If you were running for president, what would you run on?

These days there are more presidential candidates than ever, and those candidates like to come up with idealized policy proposals that have no chance of passing to post on their websites and shore up their ideological credentials. I’ve decided to join the ruckus with my own mix of libertarian proposals from fairly obvious to extremely radical. I’m going to be treating these pieces as a first draft of my hypothetical presidential platform with room for growth and change, and I won’t be delving too deeply into any single topic.

 The Obvious:

1. Drug Policy Reform

Easy one.  Drug policy is pretty absurd in the United States. Everyone has pretty much come around on mandatory minimums and marijuana continues to be decriminalized and even legalized in some states. The federal government’s War on Drugs has been a failed experiment.  Here are the proposals:

  • Full legalization of buying, transporting, owning, using marijuana at the federal level
  • Decriminalization of other drugs
  • Reduction in sentencing of nonviolent drug offenders, ending mandatory minimums
  • Proportional reduction in DEA funding

Decriminalizing drugs besides marijuana is pretty radical, but the current policy of prohibition encourages organized crime to profit off of drug trafficking and has helped fuel some of the most violent gangs on earth. We don’t want cocaine available over the counter at the local drugstore either, but legalizing and regulating these drugs is a far better alternative that helps to undermine the black market.  Overall though, drug policy remains an area with broad bipartisan agreement.

 

2. Tax Reform

The tax code is also something that most people would agree is universally terrible. It’s far too difficult to file your taxes in a world dominated by easy-to-use digital applications.  Moreover, there’s pretty good agreement that most tax deductions are inefficient, and the effects of employer provided healthcare exemption is especially egregious. Another area I find important to reform in the tax code is the very high corporate tax rates in the United States.  This high rate exists despite the fact that taxed corporate income cannot go to individuals (rich or poor) without being taxed again (either in the form of wages or dividends). Another area of interest is a carbon tax which, while certainly not very libertarian of me, is an important step to provide disincentives for some carbon production as (at the very least) a form of risk management.  A tax is also far less inefficient that uneven limits on carbon production that affect only power plants.

  • Ending exemptions for employer provided health insurance
  • Instituting carbon tax at ~$20/ton of carbon, removing recently announced EPA limits on power plants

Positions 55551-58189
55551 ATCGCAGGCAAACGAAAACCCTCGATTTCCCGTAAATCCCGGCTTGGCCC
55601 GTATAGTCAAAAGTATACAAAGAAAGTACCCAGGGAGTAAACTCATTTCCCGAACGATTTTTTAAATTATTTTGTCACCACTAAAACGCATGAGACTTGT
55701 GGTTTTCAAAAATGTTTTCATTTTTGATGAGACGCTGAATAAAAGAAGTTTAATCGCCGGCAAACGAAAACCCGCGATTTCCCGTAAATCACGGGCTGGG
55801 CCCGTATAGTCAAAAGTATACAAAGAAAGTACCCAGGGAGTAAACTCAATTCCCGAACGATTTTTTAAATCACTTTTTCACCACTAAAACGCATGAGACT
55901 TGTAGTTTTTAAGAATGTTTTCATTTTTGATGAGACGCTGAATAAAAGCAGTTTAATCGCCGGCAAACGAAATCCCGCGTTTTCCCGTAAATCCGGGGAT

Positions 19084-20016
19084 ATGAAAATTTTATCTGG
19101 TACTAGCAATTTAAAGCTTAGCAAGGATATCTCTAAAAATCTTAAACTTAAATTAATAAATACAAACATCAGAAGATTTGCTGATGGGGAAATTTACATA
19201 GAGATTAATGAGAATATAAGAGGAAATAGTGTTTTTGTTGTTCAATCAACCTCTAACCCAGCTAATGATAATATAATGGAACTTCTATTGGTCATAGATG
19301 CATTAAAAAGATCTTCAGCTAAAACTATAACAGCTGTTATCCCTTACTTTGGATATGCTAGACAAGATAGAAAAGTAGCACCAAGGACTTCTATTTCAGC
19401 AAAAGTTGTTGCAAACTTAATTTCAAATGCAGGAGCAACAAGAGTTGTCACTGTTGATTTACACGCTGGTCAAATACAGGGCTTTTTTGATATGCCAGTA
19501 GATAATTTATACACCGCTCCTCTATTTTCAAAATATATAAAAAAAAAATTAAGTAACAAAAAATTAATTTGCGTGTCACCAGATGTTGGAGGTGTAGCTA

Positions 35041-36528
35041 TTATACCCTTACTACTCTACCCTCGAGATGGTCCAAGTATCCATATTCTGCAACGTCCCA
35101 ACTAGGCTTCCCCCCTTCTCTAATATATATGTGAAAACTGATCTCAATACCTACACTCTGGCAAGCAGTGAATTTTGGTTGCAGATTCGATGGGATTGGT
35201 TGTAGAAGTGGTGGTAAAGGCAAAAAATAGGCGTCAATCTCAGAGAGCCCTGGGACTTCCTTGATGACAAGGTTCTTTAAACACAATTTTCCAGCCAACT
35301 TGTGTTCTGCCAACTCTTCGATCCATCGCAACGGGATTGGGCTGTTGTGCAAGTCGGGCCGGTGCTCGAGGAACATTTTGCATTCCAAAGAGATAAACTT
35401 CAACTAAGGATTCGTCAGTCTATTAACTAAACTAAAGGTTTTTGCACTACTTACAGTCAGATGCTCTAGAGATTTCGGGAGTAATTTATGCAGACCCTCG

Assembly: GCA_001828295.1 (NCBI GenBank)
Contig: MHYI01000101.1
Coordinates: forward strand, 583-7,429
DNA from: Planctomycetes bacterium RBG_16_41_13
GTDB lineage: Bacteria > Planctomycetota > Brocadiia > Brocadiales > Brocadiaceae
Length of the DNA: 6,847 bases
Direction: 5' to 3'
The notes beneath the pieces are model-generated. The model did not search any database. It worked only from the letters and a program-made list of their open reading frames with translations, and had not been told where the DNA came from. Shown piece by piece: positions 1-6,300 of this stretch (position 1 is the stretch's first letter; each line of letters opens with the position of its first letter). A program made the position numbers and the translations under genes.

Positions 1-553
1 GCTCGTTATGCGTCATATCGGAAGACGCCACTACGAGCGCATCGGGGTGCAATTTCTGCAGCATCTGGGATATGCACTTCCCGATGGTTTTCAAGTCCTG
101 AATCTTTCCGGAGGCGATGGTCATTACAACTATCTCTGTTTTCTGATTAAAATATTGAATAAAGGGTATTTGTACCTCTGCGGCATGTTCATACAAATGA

• Cutting all tax rates so taxes are lower (7-10 percentage points)
  • Remove all tax exemptions, except for general exemption
  • Significant reduction in corporate tax rate

These reforms would significantly increase the efficiency and ease of doing taxes, which should provide some concrete benefits for the economy immediately. I chose not to change the current progressive-ness of the tax code, because there doesn’t seem to be huge reductions in high income productivity at current levels, and these reforms may or may not reduce the effective tax rate of high income earners (decreased rates vs few to no tax exemptions).

 

3. Social Security Reform

This one is in the obvious section because it’s pretty clear that some Social Security reform is needed. People are living a lot longer, and SS isn’t means-tested.  Thus, it seems pretty straightforward to reduce the size of this entitlement program (conservative proposal) while keeping it intact for most middle to low-income seniors (progressive interest).

  • Increase retirement age for people currently under the age of 53
  • Increase means-testing
  • Remove all taxes on Social Security income

This is pretty much all we can do at the “Obvious” stage of this platform. For more comprehensive change, I recommend looking at this (somewhat older) proposal for more privatization of retirement accounts. A more radical addition to this plank might include allowing workers to start contributing their money to a private account now, with a carryover amount based on how much they have contributed so far.

 

4. Military Fiscal Cuts

The ridiculousness of the amount of waste in the US military is legendary. And my proposal is not to cut all military spending; we are required by NATO to spend 2% of GDP on defense.  As it is currently, we are one of only ~3 NATO countries that are actually meeting our requirements…by spending twice as much as we need to.  Getting closer to 2% would save hundreds of billions and could be achieved by cutting through waste and overhauling the procurement system.  At today’s spending levels we are not making ourselves safer; we are throwing money at the military and hoping something sticks.  In reality, the United States hasn’t been in existential danger for 25 years now, and defense spending needs to be brought down to earth.  We aren’t going to endanger the US by stopping excessive programs such as the production of the M1 Abrams tank that the Army has asked Congress to stop making more of for several years.

  • Reduce US military budget to reach 2.5% of GDP by 2018
  • Veto any funding bill that explicitly funds projects the military has not asked for
  • Overhaul procurement system

 

The Politically Challenging

1. Intellectual Property Reform